- Associated Press - Thursday, October 1, 2015

BATON ROUGE, La. (AP) - Outside political groups have poured $1.3 million into TV advertising for the Louisiana governor’s race, meaning the conversation about candidates is being at least partially shaped by a small number of donors with hefty bank accounts.

The spending, largely on attack ads, accounts for 29 percent of all $4.5 million in TV advertising devoted to the governor’s race so far, according to an analysis of ad spending by the Center for Public Integrity.

And, with a few deep-pocketed donors continuing to pour money into the political action committees without limits, voters likely can expect these independent groups to keep up the mudslinging until the Oct. 24 election.

“We’re stepping into another era,” said Baton Rouge pollster Bernie Pinsonat. “The background noise is so dominating and so massive, the money, that the individual campaigns are having a tough time being able to outpace the PACs and get attention.”

Candidates are pumping significant sums into TV ads as well, about $3.2 million so far, according to the data. With Gov. Bobby Jindal term-limited, the race is wide open.

Republican U.S. Sen. David Vitter’s campaign - which has dwarfed the other three major candidates in fundraising - accounts for more than 40 percent of that TV ad spending by candidates, paying $1.3 million to air spots across Louisiana.

Close behind is Republican Public Service Commissioner Scott Angelle, who has spent $1.1 million on TV advertising. But Angelle spread the ads over many months as he tried to build name recognition. Vitter’s ads have been more omnipresent because he’s spent large amounts in a tight time period.

Two other major gubernatorial contenders - GOP Lt. Gov. Jay Dardenne and Democratic state Rep. John Bel Edwards - started TV advertising in the last month, with Dardenne’s campaign shelling out $429,000 through this week and Edwards’ campaign paying nearly $403,000 on television spots.

The Center for Public Integrity analyzed data about political advertising on broadcast television from Kantar Media/CMAG, a media tracking firm that monitors 211 media markets around the country and offers a widely accepted estimate of the money spent to air each spot.

These figures cover ads aired between Jan. 1, 2014, and Sept. 28, 2015, yet represent only part of the money spent on political advertising. They do not include ads for radio, online, direct mail or TV ads that aired on local cable systems. The estimates also do not include the cost of making the ads.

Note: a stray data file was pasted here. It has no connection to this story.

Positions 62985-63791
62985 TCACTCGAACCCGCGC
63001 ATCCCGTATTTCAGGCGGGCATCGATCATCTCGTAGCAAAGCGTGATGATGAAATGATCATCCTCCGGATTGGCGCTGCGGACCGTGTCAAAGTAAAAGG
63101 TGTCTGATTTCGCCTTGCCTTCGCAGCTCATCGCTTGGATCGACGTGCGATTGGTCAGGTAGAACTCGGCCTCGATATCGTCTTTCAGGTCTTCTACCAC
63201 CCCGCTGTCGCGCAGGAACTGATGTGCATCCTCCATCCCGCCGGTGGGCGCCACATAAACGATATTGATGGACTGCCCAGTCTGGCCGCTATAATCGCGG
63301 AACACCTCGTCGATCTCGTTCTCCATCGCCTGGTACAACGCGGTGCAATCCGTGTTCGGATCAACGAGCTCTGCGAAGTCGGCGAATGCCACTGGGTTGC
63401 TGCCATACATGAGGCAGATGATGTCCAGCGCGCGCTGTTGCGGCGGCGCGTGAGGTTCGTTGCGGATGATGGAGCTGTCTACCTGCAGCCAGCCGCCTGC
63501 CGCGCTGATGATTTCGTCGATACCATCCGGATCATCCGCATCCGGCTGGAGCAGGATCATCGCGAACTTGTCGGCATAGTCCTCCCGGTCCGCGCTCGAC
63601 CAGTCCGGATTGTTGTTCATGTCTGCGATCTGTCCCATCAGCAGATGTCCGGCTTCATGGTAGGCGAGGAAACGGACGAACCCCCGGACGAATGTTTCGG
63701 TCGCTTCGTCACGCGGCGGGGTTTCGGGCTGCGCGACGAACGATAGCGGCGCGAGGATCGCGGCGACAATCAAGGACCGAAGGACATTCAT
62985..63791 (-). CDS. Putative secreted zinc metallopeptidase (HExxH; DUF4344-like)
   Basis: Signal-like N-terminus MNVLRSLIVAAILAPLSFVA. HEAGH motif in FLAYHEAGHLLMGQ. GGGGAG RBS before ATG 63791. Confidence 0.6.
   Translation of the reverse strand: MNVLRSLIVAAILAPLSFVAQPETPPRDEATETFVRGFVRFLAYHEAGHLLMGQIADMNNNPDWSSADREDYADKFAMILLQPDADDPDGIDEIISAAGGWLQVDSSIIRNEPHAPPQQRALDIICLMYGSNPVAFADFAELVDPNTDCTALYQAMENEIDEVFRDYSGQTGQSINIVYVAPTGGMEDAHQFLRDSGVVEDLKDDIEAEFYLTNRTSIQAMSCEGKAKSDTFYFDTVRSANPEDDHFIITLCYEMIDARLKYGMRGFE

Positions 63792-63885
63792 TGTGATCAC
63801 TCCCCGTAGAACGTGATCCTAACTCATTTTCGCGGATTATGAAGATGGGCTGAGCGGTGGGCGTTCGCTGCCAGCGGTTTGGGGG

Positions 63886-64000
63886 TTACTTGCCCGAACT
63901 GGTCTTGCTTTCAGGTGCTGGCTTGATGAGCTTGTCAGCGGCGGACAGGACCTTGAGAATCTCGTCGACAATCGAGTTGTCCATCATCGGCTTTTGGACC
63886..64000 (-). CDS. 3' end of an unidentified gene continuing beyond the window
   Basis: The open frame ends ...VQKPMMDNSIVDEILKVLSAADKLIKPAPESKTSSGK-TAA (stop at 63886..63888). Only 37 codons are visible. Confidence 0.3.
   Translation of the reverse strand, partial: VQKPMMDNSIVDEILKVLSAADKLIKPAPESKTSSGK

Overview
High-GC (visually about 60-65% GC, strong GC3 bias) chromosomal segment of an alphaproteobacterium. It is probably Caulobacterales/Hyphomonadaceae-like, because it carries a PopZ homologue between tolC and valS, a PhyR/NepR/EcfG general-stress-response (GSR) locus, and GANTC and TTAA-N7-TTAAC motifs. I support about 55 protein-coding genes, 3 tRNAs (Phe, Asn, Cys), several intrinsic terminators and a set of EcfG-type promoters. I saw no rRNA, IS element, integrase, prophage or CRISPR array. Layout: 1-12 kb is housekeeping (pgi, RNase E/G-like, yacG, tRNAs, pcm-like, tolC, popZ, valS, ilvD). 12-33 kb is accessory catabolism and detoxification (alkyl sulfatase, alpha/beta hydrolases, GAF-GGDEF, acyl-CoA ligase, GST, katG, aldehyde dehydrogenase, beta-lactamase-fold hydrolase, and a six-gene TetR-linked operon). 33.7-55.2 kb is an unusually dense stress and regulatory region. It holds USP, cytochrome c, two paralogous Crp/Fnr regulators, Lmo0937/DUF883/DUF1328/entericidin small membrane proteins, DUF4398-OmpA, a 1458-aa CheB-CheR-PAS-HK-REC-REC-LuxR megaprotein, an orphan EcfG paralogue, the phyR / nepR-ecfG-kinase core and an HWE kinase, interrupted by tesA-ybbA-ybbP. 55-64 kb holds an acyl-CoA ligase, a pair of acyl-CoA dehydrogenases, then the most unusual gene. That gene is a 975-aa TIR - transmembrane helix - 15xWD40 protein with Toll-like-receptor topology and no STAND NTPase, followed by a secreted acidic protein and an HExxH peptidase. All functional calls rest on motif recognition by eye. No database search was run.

While Vitter has launched attack ads against his Republican rivals, most of the backbiting has come at the hands of independent groups who can raise unlimited cash and need only find a few wealthy benefactors to keep the TV spots on the air.

Top spender among the super PACs is the pro-Vitter Fund for Louisiana’s Future. It’s spent more than $567,000 on TV ads through this week, including spots that have struck at both Dardenne and Angelle. And it has another $3 million in the bank to continue the advertising, according to the latest campaign finance reports filed with the state ethics board.

Vitter donated $950,000 from his U.S. Senate campaign account to the PAC, an end-around Louisiana’s prohibitions against transferring dollars from a federal campaign account to a state one.

A super PAC backing Angelle’s candidacy, called Louisiana Rising PAC, spent nearly $443,000 on TV ads so far, including an ad slamming Vitter for changing his position on the Common Core education standards. It has another $1.1 million to spend after receiving $1 million from wealthy Houston oilman James Flores.

Vitter’s also taking hits from an independent organization calling itself the Louisiana Water Coalition PAC, which has spent more than $221,000 so far on TV ads reminding voters of Vitter’s 2007 prostitution scandal. One 30-second ad says: “We can do better than Vitter.”

The senator admitted to a “serious sin” after phone records linked him to Washington’s “D.C. Madam” prostitution case.

The water coalition PAC has one donor: Talbot Carmouche & Marcello, a law firm that has filed lawsuits against oil and gas companies for coastal wetlands damage.

Vitter opposes the lawsuits and wants changes to the state’s civil court system to curb similar suits in the future. In an email to supporters, he’s blamed the prostitution ad on “liberal trial lawyers” and called it a “gutter campaign against me full of stale attacks.”

A super PAC supporting Dardenne, called the Now or Never Louisiana PAC, has spent $67,000 on TV ads.

Seventy percent of all $6.4 million in TV advertising dollars spent on the election so far, according to the Center for Public Integrity analysis, went to ads involving the governor’s race.

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